Further information about these cases and others on the Court’s docket are on the Court’s website, www.supremecourt.gov.
Note: Questions presented are quoted as drafted by the parties, or, in some instances, by the Court.
Flowers v. Mississippi, No. 17-9572, cert. granted limited to question phrased by the Court, Nov. 2, 2018, decision below at 240 So.3d (Sup. Ct. Mississippi 2017), reh’g denied, Feb, 22, 2018.
Whether the Mississippi Supreme Court erred in how it applied Batson v. Kentucky, 476 U. S. 79 (1986), in this case.
Mont v. United States, No. 17-8995, cert. granted, Oct. 26, 2018, decision below unpublished (10th Cir. 2017).
Whether a statute directed to the administration of imprisoned individuals serves as authority to alter or suspend the running of a criminal sentence of supervised release, when such “tolling” is without judicial action, and requires the term “imprisonment” as used in the administrative statute, to include pretrial detention prior to an adjudication of guilt. Is a district court required to exercise its jurisdiction in order to suspend the running of a supervised release sentence as directed under 18 U.S.C. §3583(i) prior to expiration of the term of supervised release, when a supervised releasee is in pretrial detention, or does 18 U.S.C. §3624(e) toll the running of supervised release while in pretrial detention?
United States v. Haymond, No. 17-1672, cert. granted, Oct. 26-2018, decision below at 869 F.3d 1153 (10th Cir. 2017), reh’g denied, Jan. 16, 2018.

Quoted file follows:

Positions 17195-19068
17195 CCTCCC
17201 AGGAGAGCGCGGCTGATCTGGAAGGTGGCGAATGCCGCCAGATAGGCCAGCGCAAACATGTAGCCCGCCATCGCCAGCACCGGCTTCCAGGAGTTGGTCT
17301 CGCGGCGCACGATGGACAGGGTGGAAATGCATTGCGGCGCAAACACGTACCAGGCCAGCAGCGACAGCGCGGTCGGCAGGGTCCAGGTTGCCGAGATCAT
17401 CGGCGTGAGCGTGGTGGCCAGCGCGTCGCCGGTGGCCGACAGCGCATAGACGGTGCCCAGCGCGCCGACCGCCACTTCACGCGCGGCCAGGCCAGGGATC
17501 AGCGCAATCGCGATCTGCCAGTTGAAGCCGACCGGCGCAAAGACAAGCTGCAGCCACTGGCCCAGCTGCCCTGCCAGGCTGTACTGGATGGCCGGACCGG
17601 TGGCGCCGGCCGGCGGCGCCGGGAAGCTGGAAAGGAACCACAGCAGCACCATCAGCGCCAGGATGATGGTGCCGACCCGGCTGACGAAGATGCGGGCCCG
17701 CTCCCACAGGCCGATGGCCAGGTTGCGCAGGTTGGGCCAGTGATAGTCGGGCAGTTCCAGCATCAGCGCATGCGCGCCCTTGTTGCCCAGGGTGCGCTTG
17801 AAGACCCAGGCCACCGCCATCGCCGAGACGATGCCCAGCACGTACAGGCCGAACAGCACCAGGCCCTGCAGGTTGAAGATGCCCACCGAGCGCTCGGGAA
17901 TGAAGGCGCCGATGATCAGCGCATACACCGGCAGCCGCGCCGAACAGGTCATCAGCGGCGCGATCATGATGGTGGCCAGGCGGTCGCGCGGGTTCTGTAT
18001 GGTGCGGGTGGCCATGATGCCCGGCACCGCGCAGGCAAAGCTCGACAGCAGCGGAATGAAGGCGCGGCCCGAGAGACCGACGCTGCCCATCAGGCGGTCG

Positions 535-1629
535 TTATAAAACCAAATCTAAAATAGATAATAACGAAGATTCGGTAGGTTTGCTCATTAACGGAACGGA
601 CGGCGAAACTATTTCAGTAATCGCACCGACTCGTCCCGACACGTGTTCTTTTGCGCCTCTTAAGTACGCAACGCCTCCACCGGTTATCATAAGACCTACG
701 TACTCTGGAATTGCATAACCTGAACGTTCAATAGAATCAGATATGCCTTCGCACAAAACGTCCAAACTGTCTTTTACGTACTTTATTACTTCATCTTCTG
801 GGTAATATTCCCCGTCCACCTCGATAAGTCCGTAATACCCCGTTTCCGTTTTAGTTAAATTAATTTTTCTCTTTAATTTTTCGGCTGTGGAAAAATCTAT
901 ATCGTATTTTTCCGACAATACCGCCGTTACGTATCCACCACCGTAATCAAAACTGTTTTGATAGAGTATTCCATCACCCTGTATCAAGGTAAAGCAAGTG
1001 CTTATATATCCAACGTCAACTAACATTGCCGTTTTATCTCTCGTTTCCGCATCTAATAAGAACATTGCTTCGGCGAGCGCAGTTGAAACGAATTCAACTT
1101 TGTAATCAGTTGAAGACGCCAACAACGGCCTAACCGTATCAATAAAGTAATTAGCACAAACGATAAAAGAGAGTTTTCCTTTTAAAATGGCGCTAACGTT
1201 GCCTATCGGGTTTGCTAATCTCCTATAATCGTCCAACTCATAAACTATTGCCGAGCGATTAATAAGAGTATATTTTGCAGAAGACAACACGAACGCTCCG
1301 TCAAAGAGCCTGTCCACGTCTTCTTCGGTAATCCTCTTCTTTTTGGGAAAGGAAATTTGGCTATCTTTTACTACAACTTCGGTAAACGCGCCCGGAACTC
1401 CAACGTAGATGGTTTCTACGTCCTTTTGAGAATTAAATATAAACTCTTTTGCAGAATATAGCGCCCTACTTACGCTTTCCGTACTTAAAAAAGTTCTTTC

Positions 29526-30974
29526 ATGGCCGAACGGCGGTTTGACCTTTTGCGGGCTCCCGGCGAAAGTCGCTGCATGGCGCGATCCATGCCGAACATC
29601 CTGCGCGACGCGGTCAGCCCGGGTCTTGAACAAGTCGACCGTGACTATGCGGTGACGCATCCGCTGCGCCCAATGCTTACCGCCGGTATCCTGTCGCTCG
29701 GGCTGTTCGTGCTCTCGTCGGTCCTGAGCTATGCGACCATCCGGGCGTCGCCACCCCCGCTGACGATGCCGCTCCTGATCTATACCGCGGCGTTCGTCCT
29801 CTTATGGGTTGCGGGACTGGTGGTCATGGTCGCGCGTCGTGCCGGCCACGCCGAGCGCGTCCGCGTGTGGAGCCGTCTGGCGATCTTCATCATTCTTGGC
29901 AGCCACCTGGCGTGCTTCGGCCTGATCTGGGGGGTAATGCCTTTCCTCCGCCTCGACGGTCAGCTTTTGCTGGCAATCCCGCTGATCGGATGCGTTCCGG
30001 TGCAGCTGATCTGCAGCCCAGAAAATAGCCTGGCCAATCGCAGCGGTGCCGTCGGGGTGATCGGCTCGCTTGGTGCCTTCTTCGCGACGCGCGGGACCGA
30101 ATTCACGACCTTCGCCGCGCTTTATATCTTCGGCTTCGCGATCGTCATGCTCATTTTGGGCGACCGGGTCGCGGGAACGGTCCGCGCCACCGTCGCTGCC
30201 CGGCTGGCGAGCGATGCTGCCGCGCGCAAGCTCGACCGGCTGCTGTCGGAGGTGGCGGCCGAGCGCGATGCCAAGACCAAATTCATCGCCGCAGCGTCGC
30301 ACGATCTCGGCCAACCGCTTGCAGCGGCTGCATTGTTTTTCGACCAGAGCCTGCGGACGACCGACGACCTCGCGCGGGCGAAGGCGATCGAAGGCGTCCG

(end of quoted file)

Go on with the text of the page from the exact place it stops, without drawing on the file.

Whether the court of appeals erred in holding “unconstitutional and unenforceable” the portions of 18 U.S.C. 3583(k) that required the district court to revoke respondent’s ten-year term of supervised release, and to impose five years of reimprisonment, following its finding by a preponderance of the evidence that respondent violated the conditions of his release by knowingly possessing child pornography.
Tuesday, October 30, 2018:
Garza v. Idaho, No.17-1026, Cert Alert, 33:3 Crim. Just. at 45 (Fall 2018) (Is there a presumption of prejudice when defendant instructs counsel to file a notice of appeal, but counsel decides not to file the notice because of a waiver in the plea agreement?)
Tuesday, November 6, 2018:
Bucklew v. Precythe, No.17-8151, Cert Alert, 33:3 Crim. Just. at 44 (Fall 2018) (Conditions of execution for inmate with rare and severe medical condition, and application of Glossip v. Gross, 576 U.S. ___ (2015).)
Monday, November 26, 2018:
Nieves v. Bartlett, No.17-1174, Cert Alert, 33:3 Crim. Just. at 46 (Fall 2018) (Does probable cause defeat a First Amendment retaliatory-arrest claim under 42 U.S.C. § 1983?)
Tuesday, November 27, 2018:
Carpenter v. Murphy, No.17-1107, Cert Alert, 33:3 Crim. Just. at 45 (Fall 2018) (Do the 1866 territorial boundaries of the Creek Nation constitute an “Indian reservation” today under 18 U.S.C. § 1151(a)? Question affects jurisdiction of State of Oklahoma to prosecute crimes.)
Wednesday, November 28, 2018:
Timbs v. Indiana, No.17-1091, Cert Alert, 33:3 Crim. Just. at 45 (Fall 2018) (Is the Eighth Amendment’s Excessive Fines clause incorporated against the States under the Fourteenth Amendment?)
Wednesday, December 5, 2018:
Gamble v. United States, No.17-646, Cert Alert, 33:3 Crim. Just. at 45 (Fall 2018) (Should the Court overrule the “separate sovereigns” exception to the Double Jeopardy Clause of the Fifth Amendment?)